Encoder: Elements of Clojure by Zachary Tellman

Encoder: experimenting with posting summaries or highlights of my (often quite) rough notes on books or papers I’ve read.

Elements of Clojure by Zachary Tellman

In the earlier days of the “big data” buzzword, it seemed that perhaps data processing and analysis could sensibly be done using the JVM due to its rich libraries, mature tooling, and optimized performance. However, Java seemed a bit clunky and verbose for this purpose, opening the door for non-Java languages that targeted the JVM, probably most notably Scala (which Spark is written in) but also including a Lisp dialect called Clojure. At some point, I did some minor experimentation with using Clojure for data science, and at any rate I found writing a bit of non-trivial code in a Lisp to be an educational experience.

Elements of Clojure by Zachary Tellman is not intended to be an entry point into learning Clojure, but rather to provide a conceptual scaffolding and vocabulary for discussing higher-level tradeoffs and design choices. From the publisher’s description:

And so this book does not offer knowledge, it offers clarity. It is aimed at readers who know Clojure, but struggle to articulate the rationale of their designs to themselves and others. Readers who use other languages, but have a passing familiarity with Clojure, may also find this book useful.

Only 1 of the 4 sections of the book is truly Clojure-specific, the other 3 are densely packed with what I would perhaps loosely call “applied philosophy” of programming. Much of this content seemed to be more crisply distilled articulations of themes I’ve seen in code/design review feedback I had either given or received over the years working in (non-Clojure) software.

As promised by the description above, my experience of reading this book was unique among technical books I’ve read. Rather than telling me new things I didn’t previously know (eg, how does borrow checking work in Rust), it often gave me different ways to describe or understand ideas that had previously been lurking in the background of countless technical discussions.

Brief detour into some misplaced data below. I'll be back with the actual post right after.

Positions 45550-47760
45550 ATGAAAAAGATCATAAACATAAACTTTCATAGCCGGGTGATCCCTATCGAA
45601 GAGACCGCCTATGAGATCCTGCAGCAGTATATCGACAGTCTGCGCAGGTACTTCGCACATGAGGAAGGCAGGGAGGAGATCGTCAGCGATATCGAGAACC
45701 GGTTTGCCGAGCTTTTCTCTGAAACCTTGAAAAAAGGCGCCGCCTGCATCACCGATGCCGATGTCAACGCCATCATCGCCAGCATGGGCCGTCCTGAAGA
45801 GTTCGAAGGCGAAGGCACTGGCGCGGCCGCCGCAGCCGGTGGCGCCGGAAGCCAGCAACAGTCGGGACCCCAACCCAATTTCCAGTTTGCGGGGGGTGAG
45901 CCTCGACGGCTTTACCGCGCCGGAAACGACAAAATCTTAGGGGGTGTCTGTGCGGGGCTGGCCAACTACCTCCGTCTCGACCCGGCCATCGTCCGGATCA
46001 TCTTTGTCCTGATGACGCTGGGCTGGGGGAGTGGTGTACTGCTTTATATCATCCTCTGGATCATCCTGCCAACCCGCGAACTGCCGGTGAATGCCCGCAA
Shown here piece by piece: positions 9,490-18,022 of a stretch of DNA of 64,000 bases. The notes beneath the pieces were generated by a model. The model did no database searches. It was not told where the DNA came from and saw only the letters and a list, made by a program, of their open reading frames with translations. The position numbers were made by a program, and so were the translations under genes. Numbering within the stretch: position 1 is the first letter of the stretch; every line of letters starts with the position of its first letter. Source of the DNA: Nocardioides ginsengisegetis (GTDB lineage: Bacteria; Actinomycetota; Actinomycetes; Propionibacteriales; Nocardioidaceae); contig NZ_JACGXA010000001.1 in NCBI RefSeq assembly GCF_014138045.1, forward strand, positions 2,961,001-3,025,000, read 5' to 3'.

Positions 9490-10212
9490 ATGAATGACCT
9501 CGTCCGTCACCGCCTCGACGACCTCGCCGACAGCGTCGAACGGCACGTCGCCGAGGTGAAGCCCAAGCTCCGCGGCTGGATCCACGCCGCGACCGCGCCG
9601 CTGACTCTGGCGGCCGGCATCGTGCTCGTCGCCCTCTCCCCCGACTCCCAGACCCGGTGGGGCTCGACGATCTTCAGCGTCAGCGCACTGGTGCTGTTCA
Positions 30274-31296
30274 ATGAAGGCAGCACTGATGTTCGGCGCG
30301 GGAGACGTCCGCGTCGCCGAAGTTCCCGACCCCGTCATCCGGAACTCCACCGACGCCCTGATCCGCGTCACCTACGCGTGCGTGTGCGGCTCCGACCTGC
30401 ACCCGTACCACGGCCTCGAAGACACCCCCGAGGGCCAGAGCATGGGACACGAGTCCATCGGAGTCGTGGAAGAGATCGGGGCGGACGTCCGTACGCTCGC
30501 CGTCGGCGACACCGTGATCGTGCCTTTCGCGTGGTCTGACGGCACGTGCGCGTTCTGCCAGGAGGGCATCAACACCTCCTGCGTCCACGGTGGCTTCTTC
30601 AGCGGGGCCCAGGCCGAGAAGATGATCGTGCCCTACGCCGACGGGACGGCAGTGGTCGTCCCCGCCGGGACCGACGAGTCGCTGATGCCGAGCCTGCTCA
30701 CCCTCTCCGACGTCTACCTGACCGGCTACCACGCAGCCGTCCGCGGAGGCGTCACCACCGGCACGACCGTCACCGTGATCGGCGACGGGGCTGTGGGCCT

Given all this, I don’t think I could recommend it to beginning programmers. Without a substrate of hands-on trial-and-error experience, many of the passages I found most fascinating would probably come across as vague fortune-cookie programming aphorisms. But for someone who “has touched the hot stove”1 a few times, the book contains many sentences that I found remarkable for their insight and concision. Concepts are repeatedly stripped down to their essence, abstracted from the idiosyncrasies of particular technologies or application domains.

Two example themes that really stuck with me were naming things in software (arguably all one can ever do, as mentioned in the excerpt above), and careful consideration of the context in which your software will operate:

Over-engineering is not a property of our software, but of how we intend to use it.

The book also draws upon an unusual breadth and depth of references: Frege, Baudrillard, Hoare, Seeing Like a State by James L. Scott, Complex Adaptive Systems by Miller and Page, at least 2 different short stories by Jorge Luis Borges, and so on - perhaps making this book a great recommendation for the engineer on your team whose code review comments cite Leibniz’s “Identity of Indiscernibles” principle.

If you are looking for a silver bullet salesman, keep looking. But if the below passage resonates with you, then there is probably some cool stuff for you here.

This is not a problem that can be fully solved. We speak ambiguous words, we think ambiguous thoughts, and any project involving multiple people exists in a continuous state of low-level confusion.

  1. Credit Stefan Zier for this euphemism (intended as a compliment) for experienced programmers, which is fundamentally in agreement with this assertion from the book: “The ‘seniority’ of an engineer derives more from their ability to predict adverse environments than from mastery of any particular technology.”